Charles "Chuck" Higgins was at the wrong place at the wrong time when he bumped into an inebriated space traveler named Joppenslik "Jopp" Wenslode. Quickly captured by the Prime Partners Intergalactic Consortium, Chuck and Jopp are forced to work together, hauling cargo between space destinations. Their friendship is solidified when Haaga Viim and his crew of mercenary space pirates attack Jopp and Chuck’s cargo ship, causing them to crash on an outpost planet. The madcap adventure takes off from there, and after some plot twists and red herrings, the pair solve their crisis.
In his previous book, Stay Younger Longer, author Ryan Hyatt conjured up a world not so far from our own, where eco-politics carried more weight than they should, the search for the next party was everyone’s greatest quest, and California set the standard of living for the nation.
Like a Hollywood bio-pic Milo Manara tackles the life of the genius artist Caravaggio, giving us explanations of what inspired his greatest works and who his female muses were, as well as his greatest adversaries. In the end, however, the story presented by Manara feels more like an explanation of events than an actual story.
Have you ever sat and listened to someone try and tell you their dream? Of course you have. No matter how interesting or crazy the dream is, there’s always a disconnect. You’re always just out of reach of the experience, because it’s not your dream. At its best, reading a comic book is like living in someone else’s dream, usually a handful of people. You’re sent on a journey, experience the adrenaline, and feel the feels. There is a tangible intersection, a crossroads of the conscious and subconscious.
Rock Candy Mountain, written and drawn by Eisner-nominated Kyle Starks, takes its silliness seriously and is serious in a very silly way, and wins because of it. This is a world with hobos, hobo mafias, and Satan. (Literally, the guy with horns makes an appearance.) Ya see, Satan is looking for someone and that someone is Jackson, and Jackson is looking for something and that’s Big Rock Candy Mountain. Yes, from the song.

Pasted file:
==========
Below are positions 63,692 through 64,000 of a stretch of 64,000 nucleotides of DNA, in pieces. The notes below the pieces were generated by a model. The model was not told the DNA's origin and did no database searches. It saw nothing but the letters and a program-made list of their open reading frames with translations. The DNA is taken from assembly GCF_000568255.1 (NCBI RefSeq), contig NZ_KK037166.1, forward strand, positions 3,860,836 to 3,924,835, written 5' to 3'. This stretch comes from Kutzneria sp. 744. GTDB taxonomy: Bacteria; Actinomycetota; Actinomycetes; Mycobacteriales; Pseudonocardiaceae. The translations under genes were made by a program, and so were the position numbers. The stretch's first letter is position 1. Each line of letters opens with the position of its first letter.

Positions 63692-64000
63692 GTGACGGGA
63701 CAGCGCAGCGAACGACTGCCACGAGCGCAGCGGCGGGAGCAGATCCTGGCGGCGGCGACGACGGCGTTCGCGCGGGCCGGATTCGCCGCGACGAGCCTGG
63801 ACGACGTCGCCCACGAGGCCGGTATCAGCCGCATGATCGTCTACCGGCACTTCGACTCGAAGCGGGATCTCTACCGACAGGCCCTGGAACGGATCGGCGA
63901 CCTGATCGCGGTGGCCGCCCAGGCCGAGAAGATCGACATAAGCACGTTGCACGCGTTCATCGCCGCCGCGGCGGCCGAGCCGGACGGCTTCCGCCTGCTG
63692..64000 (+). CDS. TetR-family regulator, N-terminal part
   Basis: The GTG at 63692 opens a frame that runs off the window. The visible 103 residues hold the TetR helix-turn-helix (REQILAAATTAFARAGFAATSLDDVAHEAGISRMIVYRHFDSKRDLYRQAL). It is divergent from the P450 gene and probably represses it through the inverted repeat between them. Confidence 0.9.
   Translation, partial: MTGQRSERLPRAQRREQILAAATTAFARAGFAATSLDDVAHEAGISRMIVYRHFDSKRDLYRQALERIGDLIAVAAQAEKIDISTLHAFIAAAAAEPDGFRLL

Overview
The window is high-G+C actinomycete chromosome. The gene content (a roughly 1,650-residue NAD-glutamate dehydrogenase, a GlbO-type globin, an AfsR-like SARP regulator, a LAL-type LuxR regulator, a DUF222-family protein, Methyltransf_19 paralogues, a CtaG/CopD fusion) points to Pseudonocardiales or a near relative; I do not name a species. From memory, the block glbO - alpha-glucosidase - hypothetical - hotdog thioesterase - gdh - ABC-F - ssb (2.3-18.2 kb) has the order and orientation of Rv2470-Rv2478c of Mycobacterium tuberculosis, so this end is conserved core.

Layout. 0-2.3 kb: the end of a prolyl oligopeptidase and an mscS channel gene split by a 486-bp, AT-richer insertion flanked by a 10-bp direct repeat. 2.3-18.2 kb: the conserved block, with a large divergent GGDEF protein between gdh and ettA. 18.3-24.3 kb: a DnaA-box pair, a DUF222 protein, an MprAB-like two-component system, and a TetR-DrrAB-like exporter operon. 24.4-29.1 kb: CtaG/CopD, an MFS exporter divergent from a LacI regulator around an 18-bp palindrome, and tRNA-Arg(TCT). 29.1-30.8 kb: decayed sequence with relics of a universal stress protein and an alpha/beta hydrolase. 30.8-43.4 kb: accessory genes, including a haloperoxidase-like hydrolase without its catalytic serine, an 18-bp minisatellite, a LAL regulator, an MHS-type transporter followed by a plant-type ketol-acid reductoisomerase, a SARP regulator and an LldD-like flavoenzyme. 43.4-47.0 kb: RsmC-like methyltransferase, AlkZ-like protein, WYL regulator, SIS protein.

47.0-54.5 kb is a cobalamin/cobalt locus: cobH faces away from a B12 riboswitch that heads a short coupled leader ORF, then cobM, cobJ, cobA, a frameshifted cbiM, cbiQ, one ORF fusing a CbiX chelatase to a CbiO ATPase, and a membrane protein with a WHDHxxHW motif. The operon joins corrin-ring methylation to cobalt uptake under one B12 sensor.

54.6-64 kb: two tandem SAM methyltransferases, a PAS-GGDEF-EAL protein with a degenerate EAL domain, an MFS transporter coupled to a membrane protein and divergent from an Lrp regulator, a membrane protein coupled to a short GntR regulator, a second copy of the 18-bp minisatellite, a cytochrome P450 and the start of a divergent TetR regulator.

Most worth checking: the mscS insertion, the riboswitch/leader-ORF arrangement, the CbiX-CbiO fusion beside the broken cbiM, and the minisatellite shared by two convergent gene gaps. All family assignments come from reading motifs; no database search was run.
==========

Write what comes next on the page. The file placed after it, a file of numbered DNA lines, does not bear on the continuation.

In the introduction, the writer of the original Aliens comic book, Mark Verheiden, states that in the original publication, they weren’t able to call the characters Newt or Hicks due to interference with the chronology of the third film in the series. I’m ever so happy to report that this has finally been corrected, and everyone will finally be able to see what happened to Newt and Hicks if they weren’t killed like a Shakespearean character – off screen.
You know those days in which it feels like nothing will turn out in your favor; no matter how much you accomplish, nothing goes right for you. Emmy, the protagonist of Harrow County, has had a twenty-two-issue run of this. No matter how hard she tries, there’s something right around the corner to test her, and those things usually pertain to demons and ghosts (Here known as haints.) and god-like brothers and sisters, only now she has to contend with one of her only friends, Bernice.
In this issue, Rani and her team muster up their resources to prepare for the imminent war with the fae. Their initial fight is playfully violent, with spaceman Merlin’s magical help and an amusing use of weaponry after Rani cuts off a faerie’s arm. Rani is a strong, aggressive fighter. Adam P. Knave and D.J. Kirkbride have created a fearless woman who learns how to tap into her inner magical ruler abilities amid a faerie attack brought forth from another realm.
What do you do when a god asks you to be his personal assistant? Shadow Moon does not quite jump at this opportunity in the second issue of American Gods: Shadows, but when left with no better options, he finds himself accepting the offer. Shadow seems to be looking for something to do with his life, especially now that his wife is dead. He’s a little lost in the world, which Mr. Wednesday notices and takes advantage of.
The Stone Heart, the second installment in Faith Erin Hicks’ The Nameless City trilogy, picks up a few months after the events of the first volume. (Check out my review of The Nameless City, the first volume in The Nameless City trilogy by Faith Erin Hicks.) Rat and Kai are at their leisure in the palace. Rat’s leg is healing, and she’s almost ready to challenge Kai to fresh parkour racing through the city. Kai’s father, Andren, is hard at work negotiating deals to get the Council of Nations up and running. The General of All Blades is grappling with his son’s ambitious nature, and Maru continues to harbor mysterious, manipulative motivations.